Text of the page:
How Biden could change it:
Biden suggested during a Oct. 23 presidential debate with Trump that he would end the metering policy and return to allowing asylum seekers who arrive at the border to "make your case" based on the following premise, "why I deserve it under American law," instead of “sitting in squalor on the other side of the river.”
To amend or end the policy, Biden would direct his U.S. Customs and Border Protection commissioner to issue a memo to CBP directors at ports of entry.
Ending 'Remain in Mexico' plan
The policy: Jan. 25, 2019, memo signed by then-Department of Homeland Security Secretary Kirstjen Nielsen ordering asylum applicants to return to Mexico while their case is decided.
In late 2018, the number of Central American migrants reaching the southern border of the U.S. skyrocketed due to raging violence, food insecurity and misconceptions fueled by smuggling organizations that the United States was allowing in parents who arrived at the border with children. Many were requesting asylum, a claim that Trump administration officials repeatedly questioned.
To help stem that flow, administration officials tried to broker a deal with Mexico to house asylum seekers. When those talks faltered, then-Homeland Security Secretary Kirstjen Nielsen forged ahead on her own, signing the Migrant Protection Protocols, better known as the “Remain in Mexico” plan, which forces asylum seekers to return to Mexico while their asylum case proceeds in U.S. immigration court.
The result was chaotic: migrants began creating makeshift camps in Mexican border towns, straining local resources and fostering unsafe living conditions for more than 60,000 migrants at its highest point. With no protection and no formal government response from Mexico, migrants complained of robberies, kidnappings, and unsanitary living conditions.
Nielsen and other Trump officials defended the plan, saying it was necessary to slow the flood of asylum seekers trying to enter the country. And they claimed it was needed because migrants who are released into the United States while their asylum cases proceed rarely appear at their court appearances.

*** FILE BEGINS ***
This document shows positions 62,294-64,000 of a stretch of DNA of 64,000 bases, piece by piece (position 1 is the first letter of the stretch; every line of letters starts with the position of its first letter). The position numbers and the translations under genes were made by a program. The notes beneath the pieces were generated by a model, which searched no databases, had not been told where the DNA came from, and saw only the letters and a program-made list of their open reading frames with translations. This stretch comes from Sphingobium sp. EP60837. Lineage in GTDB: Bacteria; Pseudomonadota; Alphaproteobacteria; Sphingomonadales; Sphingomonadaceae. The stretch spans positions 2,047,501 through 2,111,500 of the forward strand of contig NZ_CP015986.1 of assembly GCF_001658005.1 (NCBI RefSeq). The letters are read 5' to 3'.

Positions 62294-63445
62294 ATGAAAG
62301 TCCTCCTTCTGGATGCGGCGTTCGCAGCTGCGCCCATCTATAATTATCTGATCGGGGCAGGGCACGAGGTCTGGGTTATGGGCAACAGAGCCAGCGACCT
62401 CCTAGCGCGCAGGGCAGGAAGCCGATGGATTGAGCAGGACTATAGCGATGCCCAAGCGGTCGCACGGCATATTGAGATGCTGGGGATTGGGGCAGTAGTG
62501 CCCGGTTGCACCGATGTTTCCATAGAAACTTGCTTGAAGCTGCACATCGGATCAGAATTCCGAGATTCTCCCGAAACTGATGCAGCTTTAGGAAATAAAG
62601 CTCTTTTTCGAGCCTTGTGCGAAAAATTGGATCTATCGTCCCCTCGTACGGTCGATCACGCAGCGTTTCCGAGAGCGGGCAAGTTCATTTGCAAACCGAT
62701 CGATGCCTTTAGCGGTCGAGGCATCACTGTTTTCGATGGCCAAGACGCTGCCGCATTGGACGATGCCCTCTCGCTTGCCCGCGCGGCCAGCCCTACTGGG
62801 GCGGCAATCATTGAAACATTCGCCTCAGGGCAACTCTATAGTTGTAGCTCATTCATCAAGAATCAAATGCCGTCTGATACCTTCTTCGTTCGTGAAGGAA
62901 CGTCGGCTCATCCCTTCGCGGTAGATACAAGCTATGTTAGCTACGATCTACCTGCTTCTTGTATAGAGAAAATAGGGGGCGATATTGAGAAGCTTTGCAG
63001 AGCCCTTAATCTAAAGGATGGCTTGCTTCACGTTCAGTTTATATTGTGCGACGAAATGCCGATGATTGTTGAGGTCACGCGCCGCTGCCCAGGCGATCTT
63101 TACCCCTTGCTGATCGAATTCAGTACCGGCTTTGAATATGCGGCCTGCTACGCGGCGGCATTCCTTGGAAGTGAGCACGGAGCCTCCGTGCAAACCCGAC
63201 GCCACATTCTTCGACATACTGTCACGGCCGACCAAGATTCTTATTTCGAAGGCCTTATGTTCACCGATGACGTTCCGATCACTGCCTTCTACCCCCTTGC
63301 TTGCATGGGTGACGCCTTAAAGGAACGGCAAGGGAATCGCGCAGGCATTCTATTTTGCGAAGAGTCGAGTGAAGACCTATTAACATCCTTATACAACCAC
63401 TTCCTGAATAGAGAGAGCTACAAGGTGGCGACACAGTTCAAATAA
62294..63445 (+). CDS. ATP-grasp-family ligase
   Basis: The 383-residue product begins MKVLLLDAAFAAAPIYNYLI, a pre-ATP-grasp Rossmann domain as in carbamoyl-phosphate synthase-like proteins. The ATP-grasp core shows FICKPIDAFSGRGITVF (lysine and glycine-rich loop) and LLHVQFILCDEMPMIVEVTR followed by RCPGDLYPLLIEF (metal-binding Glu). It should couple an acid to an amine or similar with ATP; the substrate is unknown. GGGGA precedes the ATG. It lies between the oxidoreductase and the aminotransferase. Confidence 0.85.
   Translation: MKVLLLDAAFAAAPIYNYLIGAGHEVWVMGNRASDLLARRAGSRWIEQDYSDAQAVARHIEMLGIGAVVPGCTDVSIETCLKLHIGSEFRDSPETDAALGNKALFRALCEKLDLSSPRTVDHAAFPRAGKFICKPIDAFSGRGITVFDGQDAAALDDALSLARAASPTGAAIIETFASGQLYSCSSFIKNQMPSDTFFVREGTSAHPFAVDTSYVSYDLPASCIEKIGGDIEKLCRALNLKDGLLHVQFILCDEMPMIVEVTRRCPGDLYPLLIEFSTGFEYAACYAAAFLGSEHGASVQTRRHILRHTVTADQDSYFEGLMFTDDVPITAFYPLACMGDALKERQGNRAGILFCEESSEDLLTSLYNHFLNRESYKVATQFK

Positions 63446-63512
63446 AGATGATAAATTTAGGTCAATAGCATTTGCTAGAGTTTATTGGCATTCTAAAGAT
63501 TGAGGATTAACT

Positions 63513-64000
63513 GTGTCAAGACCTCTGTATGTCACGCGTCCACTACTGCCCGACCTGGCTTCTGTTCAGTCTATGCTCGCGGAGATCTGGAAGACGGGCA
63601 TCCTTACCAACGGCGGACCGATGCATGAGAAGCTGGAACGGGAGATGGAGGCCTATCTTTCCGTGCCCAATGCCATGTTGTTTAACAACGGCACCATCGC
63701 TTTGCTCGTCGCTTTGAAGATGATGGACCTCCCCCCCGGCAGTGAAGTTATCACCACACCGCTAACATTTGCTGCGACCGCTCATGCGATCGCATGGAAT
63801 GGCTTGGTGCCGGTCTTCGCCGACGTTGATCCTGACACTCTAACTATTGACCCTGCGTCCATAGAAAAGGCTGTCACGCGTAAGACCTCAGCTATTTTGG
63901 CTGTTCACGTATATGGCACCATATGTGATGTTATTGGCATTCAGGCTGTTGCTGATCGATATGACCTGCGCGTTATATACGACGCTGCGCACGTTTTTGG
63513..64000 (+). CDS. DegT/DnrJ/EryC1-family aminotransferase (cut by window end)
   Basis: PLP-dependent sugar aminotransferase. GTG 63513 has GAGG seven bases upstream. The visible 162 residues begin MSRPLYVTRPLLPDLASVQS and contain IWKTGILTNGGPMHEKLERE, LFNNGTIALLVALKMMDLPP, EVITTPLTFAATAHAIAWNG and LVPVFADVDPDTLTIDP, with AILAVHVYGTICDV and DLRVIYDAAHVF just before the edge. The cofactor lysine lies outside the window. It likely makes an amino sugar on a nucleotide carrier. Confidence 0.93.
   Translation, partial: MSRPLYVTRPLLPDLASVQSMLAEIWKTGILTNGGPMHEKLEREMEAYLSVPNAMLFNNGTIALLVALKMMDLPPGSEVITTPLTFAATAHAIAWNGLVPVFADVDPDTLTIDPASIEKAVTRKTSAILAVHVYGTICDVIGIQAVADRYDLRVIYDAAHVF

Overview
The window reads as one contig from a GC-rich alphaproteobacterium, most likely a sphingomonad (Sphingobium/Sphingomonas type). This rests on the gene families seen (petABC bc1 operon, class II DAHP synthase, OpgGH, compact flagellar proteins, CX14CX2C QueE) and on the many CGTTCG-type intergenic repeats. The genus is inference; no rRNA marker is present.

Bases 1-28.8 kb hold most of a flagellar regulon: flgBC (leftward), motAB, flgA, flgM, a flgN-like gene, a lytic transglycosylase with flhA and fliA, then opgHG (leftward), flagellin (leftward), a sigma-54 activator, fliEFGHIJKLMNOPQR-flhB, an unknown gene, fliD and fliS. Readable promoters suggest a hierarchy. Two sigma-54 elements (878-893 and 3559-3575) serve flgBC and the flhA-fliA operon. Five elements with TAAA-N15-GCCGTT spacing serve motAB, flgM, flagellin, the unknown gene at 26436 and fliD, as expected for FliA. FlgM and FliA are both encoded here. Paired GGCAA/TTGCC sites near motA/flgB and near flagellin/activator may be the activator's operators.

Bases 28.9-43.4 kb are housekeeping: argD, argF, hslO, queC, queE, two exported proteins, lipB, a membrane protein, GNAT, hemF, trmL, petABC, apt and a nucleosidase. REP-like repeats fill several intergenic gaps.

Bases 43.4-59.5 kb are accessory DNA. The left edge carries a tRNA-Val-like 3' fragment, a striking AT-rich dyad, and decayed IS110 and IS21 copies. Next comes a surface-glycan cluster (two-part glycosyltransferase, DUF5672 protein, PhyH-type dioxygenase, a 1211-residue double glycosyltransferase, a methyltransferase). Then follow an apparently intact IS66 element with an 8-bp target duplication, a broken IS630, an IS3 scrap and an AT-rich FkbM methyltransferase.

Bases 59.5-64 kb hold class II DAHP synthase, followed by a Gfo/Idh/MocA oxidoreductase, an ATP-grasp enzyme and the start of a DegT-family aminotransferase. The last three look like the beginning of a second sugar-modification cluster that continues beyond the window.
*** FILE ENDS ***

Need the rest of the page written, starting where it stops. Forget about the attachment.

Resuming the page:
But immigration advocates — and immigration court data — refute those claims. More than 80% of migrants who requested asylum from September 2018 to May 2019 attended all of their court hearings, according to a report from the Transactional Records Access Clearinghouse (TRAC), a research group at Syracuse University in New York. In the immigration plan that Biden pushed during his presidential campaign, Biden claimed he would end the Remain in Mexico plan within his first 100 days to "restore our asylum laws so that they do what they should be designed to do - protect people fleeing persecution."
How Biden could change it:
The process to rescind the policy is simple — a Homeland Security official could simply issue a new memorandum rescinding Nielsen’s 2019 memo. But with tens of thousands of migrants waiting in Mexico because of the policy, the administration would need to develop a new system to allow them into the country and process their asylum requests.
Reopening the southern border
The policy: March 20, 2020, order signed by Centers for Disease Control and Prevention Director Robert Redfield suspending entry of people from countries where a communicable disease exists.
After limiting international travel from sections of China in the early days of the coronavirus pandemic, the Trump administration largely sealed off the northern border with Canada and the southern border with Mexico in March.